Many SPCAs continue to operate in the dark. About 50 percent of the operational SPCAs (Andhra Pradesh, Arunachal Pradesh, Goa, Jharkhand, Kerala, Maharashtra, Rajasthan and Uttarakhand) do not have a dedicated website. Punjab SPCA has set up its website during the completion of our study.
Only five SPCAs (Assam, Delhi, Karnataka, Tripura and Uttarakhand) publish annual reports (in English or the local language). Four SPCAs (Andaman & Nicobar Islands, Dadra & Nagar Haveli and Daman & Diu, Nagaland and Sikkim) do not even provide accurate contact details about themselves.

Implications and Recommendations

Overall, SPCAs as they exist today are not serving the purpose for which they must be set up. That dedicated, independent and localised police oversight bodies are essential is evidenced by the number of complaints the operational authorities receive year after year. But lack of resources, diluted mandate, and limited powers is contributing to their inability to address common grievances against the police in a timely and just manner. Their structure, mandate and powers need to be enhanced if they are to emerge as an effective remedy for police misconduct and wrongdoings.
On the basis of our study, we offer the following recommendations to make SPCAs more effective:

To Government of India and all State Governments

  • Establish/re-establish State Police Complaints Authorities in line with the 2006 Supreme Court directive whose standards were further fleshed out in the Model Police Bill, 2015;
  • Ensure they remain independent in terms of their composition and functioning, that their mandate is not diluted, and that they have resources for independent investigations;
  • Empower them to enforce accountability for police misconduct by making their recommendations binding;
  • Ensure vacancies are filled without delay;
  • Allocate adequate resources to enable their effective functioning.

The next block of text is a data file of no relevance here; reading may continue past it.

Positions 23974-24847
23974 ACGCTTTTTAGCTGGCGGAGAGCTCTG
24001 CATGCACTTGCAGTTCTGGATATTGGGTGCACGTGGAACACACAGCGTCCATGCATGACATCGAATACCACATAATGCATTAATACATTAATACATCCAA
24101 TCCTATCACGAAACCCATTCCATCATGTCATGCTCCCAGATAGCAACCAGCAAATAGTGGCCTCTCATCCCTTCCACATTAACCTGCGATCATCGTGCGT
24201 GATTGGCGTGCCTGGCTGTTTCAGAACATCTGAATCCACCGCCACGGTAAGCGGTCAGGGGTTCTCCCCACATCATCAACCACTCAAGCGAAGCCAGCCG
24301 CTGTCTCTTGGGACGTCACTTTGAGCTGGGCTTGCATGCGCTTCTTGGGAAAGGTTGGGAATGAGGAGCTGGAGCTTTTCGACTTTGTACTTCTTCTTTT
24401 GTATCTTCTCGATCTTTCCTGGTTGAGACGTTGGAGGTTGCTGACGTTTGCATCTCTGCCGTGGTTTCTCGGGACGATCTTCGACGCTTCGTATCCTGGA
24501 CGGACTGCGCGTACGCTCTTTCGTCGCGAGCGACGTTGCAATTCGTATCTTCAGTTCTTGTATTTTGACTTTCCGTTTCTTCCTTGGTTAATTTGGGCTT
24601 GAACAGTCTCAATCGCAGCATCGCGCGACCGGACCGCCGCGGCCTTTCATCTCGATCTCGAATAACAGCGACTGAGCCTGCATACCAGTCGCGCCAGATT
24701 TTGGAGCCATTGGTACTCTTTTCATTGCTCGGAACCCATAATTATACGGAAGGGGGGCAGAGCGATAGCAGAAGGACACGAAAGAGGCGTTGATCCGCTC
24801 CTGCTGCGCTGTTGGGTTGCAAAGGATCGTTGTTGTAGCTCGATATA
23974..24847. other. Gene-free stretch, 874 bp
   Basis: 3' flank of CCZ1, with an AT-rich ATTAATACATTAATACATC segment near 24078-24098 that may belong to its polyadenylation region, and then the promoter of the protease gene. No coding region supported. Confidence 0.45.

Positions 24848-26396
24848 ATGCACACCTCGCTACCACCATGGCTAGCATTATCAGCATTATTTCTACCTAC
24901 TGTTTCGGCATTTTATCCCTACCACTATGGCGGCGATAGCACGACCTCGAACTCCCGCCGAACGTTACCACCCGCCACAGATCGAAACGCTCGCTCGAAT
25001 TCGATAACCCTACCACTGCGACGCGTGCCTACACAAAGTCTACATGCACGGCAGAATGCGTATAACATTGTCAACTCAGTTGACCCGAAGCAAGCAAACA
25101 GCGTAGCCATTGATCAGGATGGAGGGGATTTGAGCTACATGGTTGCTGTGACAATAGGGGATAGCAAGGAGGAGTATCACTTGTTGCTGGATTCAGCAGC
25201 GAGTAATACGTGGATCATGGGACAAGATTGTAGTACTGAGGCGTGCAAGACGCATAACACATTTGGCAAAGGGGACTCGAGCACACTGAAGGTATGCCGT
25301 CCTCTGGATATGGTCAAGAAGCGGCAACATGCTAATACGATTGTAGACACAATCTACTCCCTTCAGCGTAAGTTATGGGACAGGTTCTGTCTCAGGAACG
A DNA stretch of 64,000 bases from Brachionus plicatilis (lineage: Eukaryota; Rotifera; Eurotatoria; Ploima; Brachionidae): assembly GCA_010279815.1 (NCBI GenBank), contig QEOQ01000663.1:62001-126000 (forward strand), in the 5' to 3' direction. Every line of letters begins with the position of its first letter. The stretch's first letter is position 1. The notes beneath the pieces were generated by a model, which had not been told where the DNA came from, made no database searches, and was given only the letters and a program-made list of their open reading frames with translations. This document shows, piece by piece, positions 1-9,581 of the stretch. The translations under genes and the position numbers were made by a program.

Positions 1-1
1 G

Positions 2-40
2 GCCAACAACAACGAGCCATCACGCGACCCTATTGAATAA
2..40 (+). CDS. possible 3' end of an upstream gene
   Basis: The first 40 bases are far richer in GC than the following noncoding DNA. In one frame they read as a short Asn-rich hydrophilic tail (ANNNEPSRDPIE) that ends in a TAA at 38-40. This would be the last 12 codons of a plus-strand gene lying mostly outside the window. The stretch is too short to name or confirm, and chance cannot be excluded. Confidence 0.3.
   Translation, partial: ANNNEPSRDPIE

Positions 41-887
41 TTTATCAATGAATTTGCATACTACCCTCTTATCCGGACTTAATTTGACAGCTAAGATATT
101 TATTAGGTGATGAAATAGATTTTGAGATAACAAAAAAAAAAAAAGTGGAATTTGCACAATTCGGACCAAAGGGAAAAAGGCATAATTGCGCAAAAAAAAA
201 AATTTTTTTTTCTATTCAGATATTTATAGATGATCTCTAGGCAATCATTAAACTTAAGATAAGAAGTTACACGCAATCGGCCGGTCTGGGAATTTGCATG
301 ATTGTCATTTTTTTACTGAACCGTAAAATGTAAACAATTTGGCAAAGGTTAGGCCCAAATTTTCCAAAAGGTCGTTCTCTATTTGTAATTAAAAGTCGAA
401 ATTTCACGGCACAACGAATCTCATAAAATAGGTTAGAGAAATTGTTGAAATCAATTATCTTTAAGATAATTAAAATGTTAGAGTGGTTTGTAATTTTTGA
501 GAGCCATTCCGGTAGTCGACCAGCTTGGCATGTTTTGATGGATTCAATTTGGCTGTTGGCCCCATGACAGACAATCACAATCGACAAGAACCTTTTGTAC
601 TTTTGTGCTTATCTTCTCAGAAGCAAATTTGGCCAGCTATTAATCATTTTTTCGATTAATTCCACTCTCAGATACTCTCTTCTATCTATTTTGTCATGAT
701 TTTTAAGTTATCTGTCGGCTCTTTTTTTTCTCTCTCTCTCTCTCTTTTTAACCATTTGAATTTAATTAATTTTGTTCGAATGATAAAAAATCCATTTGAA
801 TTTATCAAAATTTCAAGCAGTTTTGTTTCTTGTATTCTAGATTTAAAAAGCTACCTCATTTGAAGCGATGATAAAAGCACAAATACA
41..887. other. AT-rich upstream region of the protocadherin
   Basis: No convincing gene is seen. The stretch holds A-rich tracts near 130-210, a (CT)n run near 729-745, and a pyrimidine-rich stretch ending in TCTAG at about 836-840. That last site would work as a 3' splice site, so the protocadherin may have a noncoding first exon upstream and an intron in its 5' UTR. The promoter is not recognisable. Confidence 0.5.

To State Police Complaints Authorities

  • Develop Rules of Procedure and specify time-frames for completing inquiries;
  • Conduct outreach and sensitisation, and develop a functioning website with up to date information.

To State Police Departments

  • Take timely departmental action against police personnel based on SCPAs' recommendations and regularly update the SPCAs about action undertaken;
  • Share up-to-date information about the SPCAs’ role, mandate, procedure to make a complaint and their contact details in all police stations and other administrative offices of the Police Department.

To Civil Society

  • Monitor the working of PCAs regularly and systematically- drawing attention to threats to independence and prolonged vacancies;
  • Engage with the general recommendations for enhancing police accountability issued by the PCAs;
  • Support victims and their families in submitting complaints before the PCAs.
Only a proactive approach towards checking police misconduct and working with all stakeholders to push for accountability will help the PCAs gain credibility, the people's respect, foster a culture of accountability, and drive cultural changes in policing that will benefit the people as much as police personnel themselves.
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Click here for the complete report. Click here for the Executive Summary